For those who are porn fans, the names of the interviewees should be familiar.  Amber Lynn, John Leslie, Seka, Nina Hartley, Asia Carrera, Randy West…I remember them I’ve seen them all in their glory days.   Yup, you read that right, I’m a porn fan, and I’m proud of it!  If black people can be proud of being black, if gay/lesbian/bi-sexual/transgender/tri-sexual/hermaphrodites are proud of who they are, if white people can be proud of being white and having white power, if politicians are proud of their job (stealing, lying, cheating, killing),  then God damn it, I can be proud of liking porn!

Surprisingly, it’s not all sad stories coming from the porn stars.  Some got into it knowing exactly what they were getting into, and some look back at their porn experiences with fondness.  Randy West is such an example.  Based on the interviews, he seems to be a well-adjusted man who took advantage of the better things about the porn business: sex, money, fame, and making new friends.   Others got into the porn business in order to survive; and quickly wound up being hooked on drugs, their lives quickly spiraling out of control until they finally got out of the business.

Before you look at the porn business as a cesspool, do not forget that other businesses/workplaces/industries are far worse.  Take Wall Street, for example.  Some of those traders wearing very expensive suits are major scumbags.  They are on drugs, they lie and cheat and steal on a regular basis, wiping out the hard-earned investments of tens of thousands of people  because of greed.  Financial Crisis, anyone?  How about the auto business?  Is that more respectable than the porn business?  Before you answer, think back to all the news reports of cars malfunctioning and hurting or killing people.  Pure accident, or is it due to negligence on the part of the auto industry in order to lower their manufacturing costs and increasing their profits at the cost of the lives of the drivers?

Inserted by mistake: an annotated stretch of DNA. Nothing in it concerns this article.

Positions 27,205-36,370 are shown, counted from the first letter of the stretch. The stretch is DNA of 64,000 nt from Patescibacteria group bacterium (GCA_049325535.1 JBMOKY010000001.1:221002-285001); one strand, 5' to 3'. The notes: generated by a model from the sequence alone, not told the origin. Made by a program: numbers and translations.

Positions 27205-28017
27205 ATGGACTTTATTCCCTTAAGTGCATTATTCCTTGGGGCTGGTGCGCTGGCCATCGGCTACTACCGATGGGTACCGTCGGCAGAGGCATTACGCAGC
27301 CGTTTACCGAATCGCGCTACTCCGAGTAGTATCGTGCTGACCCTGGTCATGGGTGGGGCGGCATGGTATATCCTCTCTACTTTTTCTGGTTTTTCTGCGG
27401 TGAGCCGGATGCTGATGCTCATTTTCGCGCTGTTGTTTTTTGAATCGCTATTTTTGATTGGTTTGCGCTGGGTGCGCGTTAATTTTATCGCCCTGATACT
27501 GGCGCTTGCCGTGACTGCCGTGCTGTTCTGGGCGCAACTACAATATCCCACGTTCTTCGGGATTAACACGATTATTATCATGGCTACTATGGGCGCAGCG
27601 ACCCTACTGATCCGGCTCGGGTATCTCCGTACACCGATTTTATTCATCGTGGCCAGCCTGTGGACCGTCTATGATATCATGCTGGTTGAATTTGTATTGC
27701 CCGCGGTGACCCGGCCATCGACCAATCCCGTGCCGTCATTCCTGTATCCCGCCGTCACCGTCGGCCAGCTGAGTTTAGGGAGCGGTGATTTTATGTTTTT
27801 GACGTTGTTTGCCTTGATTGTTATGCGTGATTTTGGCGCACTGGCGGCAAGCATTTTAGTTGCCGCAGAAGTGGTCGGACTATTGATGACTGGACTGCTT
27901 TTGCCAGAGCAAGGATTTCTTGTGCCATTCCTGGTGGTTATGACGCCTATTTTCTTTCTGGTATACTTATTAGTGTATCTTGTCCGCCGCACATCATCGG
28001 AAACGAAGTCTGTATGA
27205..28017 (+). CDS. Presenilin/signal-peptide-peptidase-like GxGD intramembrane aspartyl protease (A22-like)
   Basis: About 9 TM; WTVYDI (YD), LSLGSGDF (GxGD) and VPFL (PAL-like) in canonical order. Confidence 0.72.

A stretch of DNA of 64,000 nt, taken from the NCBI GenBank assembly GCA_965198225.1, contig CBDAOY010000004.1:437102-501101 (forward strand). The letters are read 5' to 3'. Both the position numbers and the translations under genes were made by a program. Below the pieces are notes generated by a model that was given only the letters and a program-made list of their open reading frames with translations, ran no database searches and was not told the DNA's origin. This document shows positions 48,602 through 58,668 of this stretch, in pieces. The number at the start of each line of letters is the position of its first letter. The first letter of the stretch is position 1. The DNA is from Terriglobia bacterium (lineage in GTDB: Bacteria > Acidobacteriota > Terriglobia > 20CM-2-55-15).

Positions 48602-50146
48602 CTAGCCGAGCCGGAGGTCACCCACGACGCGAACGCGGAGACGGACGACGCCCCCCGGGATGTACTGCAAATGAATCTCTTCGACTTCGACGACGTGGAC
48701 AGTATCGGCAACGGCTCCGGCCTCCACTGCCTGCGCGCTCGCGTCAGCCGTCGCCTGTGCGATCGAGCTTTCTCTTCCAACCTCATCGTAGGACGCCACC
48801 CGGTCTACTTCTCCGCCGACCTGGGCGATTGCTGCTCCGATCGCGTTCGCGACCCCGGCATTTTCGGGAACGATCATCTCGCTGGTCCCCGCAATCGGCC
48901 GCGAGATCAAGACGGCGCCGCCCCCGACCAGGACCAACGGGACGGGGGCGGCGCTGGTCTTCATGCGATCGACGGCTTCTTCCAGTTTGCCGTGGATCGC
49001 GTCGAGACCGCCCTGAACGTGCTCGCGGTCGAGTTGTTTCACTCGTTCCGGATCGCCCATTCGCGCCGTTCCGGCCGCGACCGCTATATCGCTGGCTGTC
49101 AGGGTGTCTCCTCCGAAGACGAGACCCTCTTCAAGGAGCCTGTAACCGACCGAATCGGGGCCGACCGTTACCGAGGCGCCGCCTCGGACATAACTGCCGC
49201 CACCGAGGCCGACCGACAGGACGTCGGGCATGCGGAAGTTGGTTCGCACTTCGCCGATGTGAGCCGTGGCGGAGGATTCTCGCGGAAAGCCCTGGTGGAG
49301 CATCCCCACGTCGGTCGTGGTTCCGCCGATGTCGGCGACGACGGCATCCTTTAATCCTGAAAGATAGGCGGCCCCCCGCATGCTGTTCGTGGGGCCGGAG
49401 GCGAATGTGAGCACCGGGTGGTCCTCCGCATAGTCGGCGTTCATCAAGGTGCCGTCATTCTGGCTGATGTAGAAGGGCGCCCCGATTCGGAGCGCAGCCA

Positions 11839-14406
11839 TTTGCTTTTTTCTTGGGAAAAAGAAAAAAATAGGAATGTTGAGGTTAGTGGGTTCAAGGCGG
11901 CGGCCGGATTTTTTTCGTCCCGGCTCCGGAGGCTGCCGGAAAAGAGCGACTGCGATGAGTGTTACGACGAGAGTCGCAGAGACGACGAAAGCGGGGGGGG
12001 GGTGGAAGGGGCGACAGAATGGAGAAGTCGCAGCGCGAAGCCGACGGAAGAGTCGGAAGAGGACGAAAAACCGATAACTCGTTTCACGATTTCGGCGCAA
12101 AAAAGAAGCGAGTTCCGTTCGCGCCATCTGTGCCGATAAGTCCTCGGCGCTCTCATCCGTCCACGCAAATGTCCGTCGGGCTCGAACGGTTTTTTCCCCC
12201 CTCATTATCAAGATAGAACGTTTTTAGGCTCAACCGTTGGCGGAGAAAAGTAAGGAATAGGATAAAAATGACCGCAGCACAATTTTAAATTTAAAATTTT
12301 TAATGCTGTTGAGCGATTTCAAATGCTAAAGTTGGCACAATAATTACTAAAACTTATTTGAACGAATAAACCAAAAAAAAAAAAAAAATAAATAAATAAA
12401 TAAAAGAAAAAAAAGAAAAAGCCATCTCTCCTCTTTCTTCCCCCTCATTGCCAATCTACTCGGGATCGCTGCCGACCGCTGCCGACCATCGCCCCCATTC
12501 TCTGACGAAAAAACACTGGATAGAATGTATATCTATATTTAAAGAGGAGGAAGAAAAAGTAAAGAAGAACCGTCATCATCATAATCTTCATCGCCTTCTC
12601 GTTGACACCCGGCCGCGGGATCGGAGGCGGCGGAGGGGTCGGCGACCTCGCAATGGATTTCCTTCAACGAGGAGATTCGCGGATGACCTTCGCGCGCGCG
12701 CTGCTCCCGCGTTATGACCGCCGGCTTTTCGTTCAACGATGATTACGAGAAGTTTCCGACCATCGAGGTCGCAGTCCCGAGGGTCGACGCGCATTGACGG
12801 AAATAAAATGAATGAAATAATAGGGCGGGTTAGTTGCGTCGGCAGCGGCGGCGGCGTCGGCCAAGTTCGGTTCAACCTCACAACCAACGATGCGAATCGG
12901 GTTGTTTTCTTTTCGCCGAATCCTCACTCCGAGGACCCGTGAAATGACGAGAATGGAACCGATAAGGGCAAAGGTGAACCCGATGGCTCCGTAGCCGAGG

You say you don’t watch porn because you believe it exploits the women and men in the movies?  Oh, but you buy clothing and shoes made in China, or Vietnam, or Lesotho, where the workers are abused every day and possibly killed if they speak out for more workers’ rights?  Get off your high horse.

It’s important to remember the actors in the pornography business are just people.  They have hopes and dreams; some do well, some do badly; they work, they have children, and they have feelings.  One of my memorable, movie moment is the scene where Randy West talks about how some charities don’t like to get money from porn stars, but those same charities will happily take money from politicians or corporations that destroy the environment and abuse their workers.  My most memorable movie moment is the part where Mary Cary says something like if she’s older and she’s broke and needs money, then she’ll be willing to do a movie with a black guy!  Wow.  I think she lost the chocolate fan base there.

What really, really happens after porn ends?  You wash your hands; and possibly the sheets, too, if you’re the messy type.